Back in 2014, when the IRS first set out guidance on cryptocurrency taxation, less than 900 individuals reported crypto. Between 2013 and 2015, the market bitcoin was relatively small and wasn’t reported on their taxes.
Now however, the IRS is much more confident that people have not been reporting their cryptocurrency gains. As a result, they have made strategic moves to have it reported. One such effort was in 2020, when they moved questions of crypto gains from Schedule 1 of taxes to the 1040 form itself.
The IRS is so serious about the lack of reporting of crypto that it is now sending out thousands of letters to individuals whose names were reported as buyers of cryptocurrency through various sources.
All this said, you do not have to report buying cryptocurrency. For instance, if you bought a couple of bitcoins (even as high as say, $30,000 in 2021), so long as you haven’t sold it, it’s not taxable yet.
However, if you bought bitcoin at $30,000 and sold at a profit (or a loss,) then you must report it on Schedule D of your taxes as capital gains.
But note, that capital gains taxes come in two forms, short-term and long-term capital gains.
Capital Gains and Crypto
Let’s say you bought a cryptocurrency in March of 2021, and the price dramatically went up on that cryptocurrency in June, and you sold out at a substantial profit. Since you did not keep the cryptocurrency for over a year, then you would pay short-term capital gains profits.
If however, you bought the cryptocurrency in 2015 and kept it until June of 2021, then you would pay long-term capital gains, which are generally less than short-term capital gains.
In many cases, when you buy or sell a cryptocurrency, then the exchange where you bought it will send you a 1099B, Proceeds from Broker and Barter Exchange.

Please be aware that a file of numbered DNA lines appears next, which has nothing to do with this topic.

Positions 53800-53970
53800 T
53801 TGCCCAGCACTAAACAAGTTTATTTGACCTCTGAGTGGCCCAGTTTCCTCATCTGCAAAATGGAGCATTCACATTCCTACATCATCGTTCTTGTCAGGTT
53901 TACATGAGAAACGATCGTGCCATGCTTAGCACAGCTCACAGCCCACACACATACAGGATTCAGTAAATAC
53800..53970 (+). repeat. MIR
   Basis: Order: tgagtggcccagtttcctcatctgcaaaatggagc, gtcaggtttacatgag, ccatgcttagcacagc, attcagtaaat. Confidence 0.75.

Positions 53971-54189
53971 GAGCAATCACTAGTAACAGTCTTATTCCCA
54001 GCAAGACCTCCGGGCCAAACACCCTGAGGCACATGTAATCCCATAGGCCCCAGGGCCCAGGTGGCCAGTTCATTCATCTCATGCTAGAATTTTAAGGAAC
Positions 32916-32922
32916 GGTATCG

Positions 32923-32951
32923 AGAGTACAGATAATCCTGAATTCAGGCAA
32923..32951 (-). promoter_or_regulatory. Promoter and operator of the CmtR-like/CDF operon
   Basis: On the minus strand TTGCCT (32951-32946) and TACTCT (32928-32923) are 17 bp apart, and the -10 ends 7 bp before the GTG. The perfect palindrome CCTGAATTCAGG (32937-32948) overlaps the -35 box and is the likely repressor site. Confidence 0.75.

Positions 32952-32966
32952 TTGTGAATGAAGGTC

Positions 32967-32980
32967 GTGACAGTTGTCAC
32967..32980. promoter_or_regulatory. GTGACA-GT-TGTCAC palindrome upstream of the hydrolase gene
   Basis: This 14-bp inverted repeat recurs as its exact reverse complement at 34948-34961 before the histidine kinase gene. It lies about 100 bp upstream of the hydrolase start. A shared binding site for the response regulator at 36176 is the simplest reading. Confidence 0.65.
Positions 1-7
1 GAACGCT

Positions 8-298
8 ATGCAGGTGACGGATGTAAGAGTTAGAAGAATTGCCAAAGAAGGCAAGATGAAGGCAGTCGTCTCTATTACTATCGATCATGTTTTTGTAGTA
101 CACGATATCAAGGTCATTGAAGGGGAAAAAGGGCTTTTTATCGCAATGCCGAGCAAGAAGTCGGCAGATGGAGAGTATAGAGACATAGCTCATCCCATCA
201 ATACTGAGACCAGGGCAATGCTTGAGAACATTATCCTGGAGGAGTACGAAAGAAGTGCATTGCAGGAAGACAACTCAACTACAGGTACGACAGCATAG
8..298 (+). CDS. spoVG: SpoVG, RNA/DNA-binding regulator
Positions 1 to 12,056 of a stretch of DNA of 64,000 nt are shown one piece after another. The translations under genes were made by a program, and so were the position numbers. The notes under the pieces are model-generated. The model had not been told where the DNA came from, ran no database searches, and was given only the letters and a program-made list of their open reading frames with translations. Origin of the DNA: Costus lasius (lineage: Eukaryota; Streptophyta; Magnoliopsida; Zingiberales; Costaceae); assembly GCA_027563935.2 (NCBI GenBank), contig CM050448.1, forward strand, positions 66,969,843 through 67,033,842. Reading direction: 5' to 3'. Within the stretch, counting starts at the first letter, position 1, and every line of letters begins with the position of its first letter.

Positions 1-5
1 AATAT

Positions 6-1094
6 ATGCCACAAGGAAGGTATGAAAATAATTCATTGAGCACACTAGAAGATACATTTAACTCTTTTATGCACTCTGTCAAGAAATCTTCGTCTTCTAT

But what about when you spend cryptocurrency? Let’s say that you bought a cryptocurrency for $300 and then it shot up to $800 over 6 months. But instead of selling out the cryptocurrency on an exchange, you transfer ownership of cryptocurrency to a company in exchange for goods.
You must report that $500 profit as capital gains as well, even if you exchange your
cryptocurrency for physical goods.
Frequently Asked Questions
Do you pay taxes on crypto?
Yes, currently crypto is considered “property” which means they’re as taxable as any real property you own. It’s also subject to capital gains taxes depending on when you sell.
How can I avoid getting taxed on crypto?
Not selling would be the only real way to avoid taxes on crypto. The taxes come once you sell it and if you realize a gain. To avoid taxes, don’t sell it.
Meanwhile, this opens the question, can you report a loss on crypto and the answer is, yes. Again, it’s not ideal (as any loss is), but it can offset your capital gains and up to $3,000 of your personal income. If it exceeds that amount, then it can be applied to future tax years.
Do I need to report crypto I didn’t sell?
No, because it means you have no gains or losses to report. However, even if all you did was exchange crypto, you do need to report it to the IRS.
Image by Reto Scheiwiller